First-time novelist Cinthia Koeksal tells Subhadra Devan about her debut novel, The Scarlet Omen
THE Valley Of The Hornbills. The title of the place already sounds magical, doesn’t it? More so in Cinthia Koeksal’s debut novel, The Scarlet Omen, in which she has put in tree spirits, water people, pygmy villagers and talking animals.
She writes in her first page: “The Blood Witch and the Emerald Sorcerer, a couple dreaded all over South East Asia, find a gateway on what we now know as Peninsular Malaysia and must use their innocent daughter, Suriya, to open the threshold. They manage to do so and summon a shaman’s son from the valley, afraid to cross the threshold without some kind of assurance of its safety, but as soon as the man, Mantar, steps into our world, he turns into a hideous beast and the portal closes behind him.”
Throw in a 300-year-old prophecy, a clan of vampires (or pontianak, as we call them), 16-year-old Anjeli struggling with teenage hormones, a nagging Indian mum and a boyfriend — and this story crackles.
Koeksal, 32, started writing in primary school. “It was a way for me to escape — I’ve always believed that there was more out there than being a plain student. My friends and I could always be counted on to misbehave and so got into trouble more often than not. This, combined with my sisters showering me with books, led me to create my own worlds in my head.
“Writing them down and seeing my ideas on paper were indescribable. I’ve always been called a ‘drama queen’, so it sort of fits.”
The Kuantan-born author, who now resides in Germany with her husband, says she misses the beach on the east coast.
“The sea energises and inspires me. I feel like I could write for hours after only a few minutes of listening to the waves breaking and watching the sun mar the perfect surface of the water,” she says.
Of her childhood, Koeksal recalls: “We had a lot of fun growing up. My parents did not believe in saying no to anything that couldn’t kill us. I was even allowed to have my own goat.
“My father built me a playhouse in the garden and I forced everyone to have tea and imaginary birthday parties for my soft toys. My mum baked real cookies and cakes for the occasions.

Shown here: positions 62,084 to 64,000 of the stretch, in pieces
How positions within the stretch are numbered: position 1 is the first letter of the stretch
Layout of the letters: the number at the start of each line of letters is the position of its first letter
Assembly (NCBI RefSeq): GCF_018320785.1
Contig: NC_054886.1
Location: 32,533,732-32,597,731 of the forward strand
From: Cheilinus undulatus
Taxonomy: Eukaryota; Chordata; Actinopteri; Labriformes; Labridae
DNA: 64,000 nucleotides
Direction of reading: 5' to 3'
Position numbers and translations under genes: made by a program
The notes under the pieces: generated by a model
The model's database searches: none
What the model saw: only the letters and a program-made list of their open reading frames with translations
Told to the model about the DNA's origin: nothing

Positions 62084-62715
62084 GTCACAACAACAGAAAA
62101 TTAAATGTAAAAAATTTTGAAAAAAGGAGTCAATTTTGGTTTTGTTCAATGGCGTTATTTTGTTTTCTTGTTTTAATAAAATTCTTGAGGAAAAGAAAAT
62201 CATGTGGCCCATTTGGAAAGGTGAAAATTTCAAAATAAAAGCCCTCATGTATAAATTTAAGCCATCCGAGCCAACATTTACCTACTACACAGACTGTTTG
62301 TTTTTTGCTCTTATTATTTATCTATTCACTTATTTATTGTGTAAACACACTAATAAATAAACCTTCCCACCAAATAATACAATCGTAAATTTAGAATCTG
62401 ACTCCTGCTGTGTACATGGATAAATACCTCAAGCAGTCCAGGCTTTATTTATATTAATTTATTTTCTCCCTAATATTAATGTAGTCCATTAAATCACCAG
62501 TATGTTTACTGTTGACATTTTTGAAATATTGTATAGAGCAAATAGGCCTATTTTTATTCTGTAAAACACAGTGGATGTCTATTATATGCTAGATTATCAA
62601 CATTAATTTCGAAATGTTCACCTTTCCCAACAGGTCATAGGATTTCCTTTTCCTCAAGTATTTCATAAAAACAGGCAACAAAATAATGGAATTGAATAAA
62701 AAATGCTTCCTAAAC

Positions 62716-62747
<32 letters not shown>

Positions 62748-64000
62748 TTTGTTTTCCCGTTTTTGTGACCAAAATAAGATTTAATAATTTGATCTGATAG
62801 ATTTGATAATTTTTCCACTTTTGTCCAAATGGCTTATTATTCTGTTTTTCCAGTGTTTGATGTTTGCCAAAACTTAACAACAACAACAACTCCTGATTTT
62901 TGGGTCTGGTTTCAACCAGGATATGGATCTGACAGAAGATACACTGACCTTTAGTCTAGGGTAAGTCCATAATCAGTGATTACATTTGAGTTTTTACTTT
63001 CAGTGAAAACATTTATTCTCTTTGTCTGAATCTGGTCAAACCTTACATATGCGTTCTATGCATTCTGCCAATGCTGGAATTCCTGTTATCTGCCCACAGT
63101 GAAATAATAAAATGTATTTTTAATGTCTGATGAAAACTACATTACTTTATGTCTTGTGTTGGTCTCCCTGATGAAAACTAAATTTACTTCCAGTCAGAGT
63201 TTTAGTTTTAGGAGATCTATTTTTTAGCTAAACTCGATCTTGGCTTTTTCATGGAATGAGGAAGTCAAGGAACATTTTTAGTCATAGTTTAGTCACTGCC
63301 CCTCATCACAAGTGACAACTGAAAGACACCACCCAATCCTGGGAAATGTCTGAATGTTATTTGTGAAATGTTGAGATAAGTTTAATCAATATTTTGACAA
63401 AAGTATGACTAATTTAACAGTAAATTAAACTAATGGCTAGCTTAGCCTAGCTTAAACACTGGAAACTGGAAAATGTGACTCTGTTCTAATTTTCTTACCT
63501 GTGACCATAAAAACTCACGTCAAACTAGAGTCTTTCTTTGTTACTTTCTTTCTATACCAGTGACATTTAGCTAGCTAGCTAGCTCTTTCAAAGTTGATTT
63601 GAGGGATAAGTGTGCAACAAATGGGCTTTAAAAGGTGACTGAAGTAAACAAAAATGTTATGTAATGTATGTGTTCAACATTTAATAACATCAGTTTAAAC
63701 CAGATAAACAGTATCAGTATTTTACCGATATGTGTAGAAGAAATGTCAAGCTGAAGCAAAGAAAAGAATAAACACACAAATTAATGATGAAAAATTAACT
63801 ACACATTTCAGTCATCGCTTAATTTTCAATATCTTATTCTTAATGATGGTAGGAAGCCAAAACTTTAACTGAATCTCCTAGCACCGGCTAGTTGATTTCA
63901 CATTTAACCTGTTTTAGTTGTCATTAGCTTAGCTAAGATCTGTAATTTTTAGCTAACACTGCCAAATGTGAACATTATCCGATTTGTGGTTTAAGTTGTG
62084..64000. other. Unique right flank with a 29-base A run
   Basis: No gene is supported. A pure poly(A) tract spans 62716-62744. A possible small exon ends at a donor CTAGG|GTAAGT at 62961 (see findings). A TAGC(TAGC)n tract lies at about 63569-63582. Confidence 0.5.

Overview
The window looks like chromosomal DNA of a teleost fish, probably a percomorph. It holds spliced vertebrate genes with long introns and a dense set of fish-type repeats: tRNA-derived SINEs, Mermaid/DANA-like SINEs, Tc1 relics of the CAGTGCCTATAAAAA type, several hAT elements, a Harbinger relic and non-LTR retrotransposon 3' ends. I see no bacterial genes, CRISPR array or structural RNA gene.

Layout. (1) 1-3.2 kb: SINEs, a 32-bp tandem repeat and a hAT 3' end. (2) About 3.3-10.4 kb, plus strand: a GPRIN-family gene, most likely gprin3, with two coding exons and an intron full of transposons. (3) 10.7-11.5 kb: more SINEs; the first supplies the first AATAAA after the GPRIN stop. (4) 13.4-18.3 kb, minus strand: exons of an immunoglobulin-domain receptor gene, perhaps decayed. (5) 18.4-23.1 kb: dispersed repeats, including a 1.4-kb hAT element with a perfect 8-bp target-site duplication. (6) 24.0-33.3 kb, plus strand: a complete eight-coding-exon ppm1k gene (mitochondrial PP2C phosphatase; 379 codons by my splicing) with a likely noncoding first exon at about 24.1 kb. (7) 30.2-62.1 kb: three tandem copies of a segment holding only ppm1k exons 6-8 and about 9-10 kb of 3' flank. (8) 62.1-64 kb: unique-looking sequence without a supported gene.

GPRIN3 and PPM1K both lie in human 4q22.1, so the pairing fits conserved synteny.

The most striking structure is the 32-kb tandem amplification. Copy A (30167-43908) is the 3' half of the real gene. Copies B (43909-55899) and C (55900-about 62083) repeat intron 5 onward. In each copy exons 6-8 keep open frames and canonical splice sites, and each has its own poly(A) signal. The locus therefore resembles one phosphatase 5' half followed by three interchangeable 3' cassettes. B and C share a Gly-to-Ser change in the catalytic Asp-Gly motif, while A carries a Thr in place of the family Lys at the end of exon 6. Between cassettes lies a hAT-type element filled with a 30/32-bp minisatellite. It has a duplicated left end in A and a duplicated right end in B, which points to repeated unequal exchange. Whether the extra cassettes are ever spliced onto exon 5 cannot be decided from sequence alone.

“We were often visited by monkeys, pythons and cobras from the neighbouring jungle, and I am still terrified of snakes — luckily nothing poisonous survives the harsh German winters so I’ve pretty much moved to the right continent.
“It might seem all very fairytale-like but there were times when the age difference between my siblings and I got in the way,” says the youngest in a family of five.
“They would go out with their friends and I had to stay at home with my parents. I was always dreaming of the day I’d be old enough to join them or be cool enough to make their super popular friends laugh.
“I sometimes think that this constant need to be better, to strive for something greater, has shaped me as an author in many ways. It probably also played a part in my crazy rebellious years as a teenager, when I decided that I had had enough of pleasing others and was going on my own journey.”
Asked why romance is the heart of this novel, the former convent school student says: “I started writing stories about my friends and I, in which we got the guys we wanted in the end and where we could live in our own little world of high school and no uniforms, where boys were not a subject best mentioned with our parents.”
Koeksal recalls the Christmas eve of 1990 when she was 10, as a milestone memory.
“I hadn’t been able to sleep the whole week, waiting for Santa to come down our non-existent chimney. Just before midnight, my sisters got me out of bed and into our living room. I almost tripped over my own feet when the tinkling sound of bells wafted through the slightly ajar window and a faint “Ho, ho, ho” followed closely behind. I turned to my grinning sisters, unable to believe that I had just heard Santa himself.
“My sisters pointed to a present under our tree. I rushed over, ripped open the wrapping on my present and stared at the two shiny Enid Blyton books in wonder.
“I realised then that stories were my life — even Santa thought so — and that if you wished hard enough for something, it would come true.
“When I was older, my sisters finally told me that our brother David had been standing outside that window, bells in hand. But instead of feeling cheated, I marvelled at how much my family had shaped my love for fantasy and how they strived to make my childhood as magical as possible.
“The image of those two books has followed me all my life, reminding me of that little girl’s dream and all the people who make life worth living... and writing about.”
Getting The Scarlet Omen published is Koeksal’s realisation of that dream and “the power of prayer and hard work”. “However, getting the offer from my publisher was a gob-smacking experience,” she says. “I could hardly breathe and wondered if anyone could get a heart attack at the age of 30. It felt like all those hours of slogging in front of my laptop till I couldn’t feel my eyeballs anymore... all those hundreds of emails that I sent out to publishers and agents had been worth it. My work was finally recognised.”
The Scarlet Omen is available on amazon.com as Print On Demand hard copy as well as e-book.